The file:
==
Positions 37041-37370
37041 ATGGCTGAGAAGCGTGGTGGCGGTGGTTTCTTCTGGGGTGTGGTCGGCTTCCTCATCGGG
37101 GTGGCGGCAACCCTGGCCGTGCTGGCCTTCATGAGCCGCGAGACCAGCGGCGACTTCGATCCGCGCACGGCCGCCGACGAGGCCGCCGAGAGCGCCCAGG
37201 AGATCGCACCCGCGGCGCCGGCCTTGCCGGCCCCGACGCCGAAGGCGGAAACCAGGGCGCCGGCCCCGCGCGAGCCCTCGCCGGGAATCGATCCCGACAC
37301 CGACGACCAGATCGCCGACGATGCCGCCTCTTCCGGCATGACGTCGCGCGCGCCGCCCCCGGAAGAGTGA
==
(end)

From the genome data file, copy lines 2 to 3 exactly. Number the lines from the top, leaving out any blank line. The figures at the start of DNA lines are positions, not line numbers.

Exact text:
37041 ATGGCTGAGAAGCGTGGTGGCGGTGGTTTCTTCTGGGGTGTGGTCGGCTTCCTCATCGGG
37101 GTGGCGGCAACCCTGGCCGTGCTGGCCTTCATGAGCCGCGAGACCAGCGGCGACTTCGATCCGCGCACGGCCGCCGACGAGGCCGCCGAGAGCGCCCAGG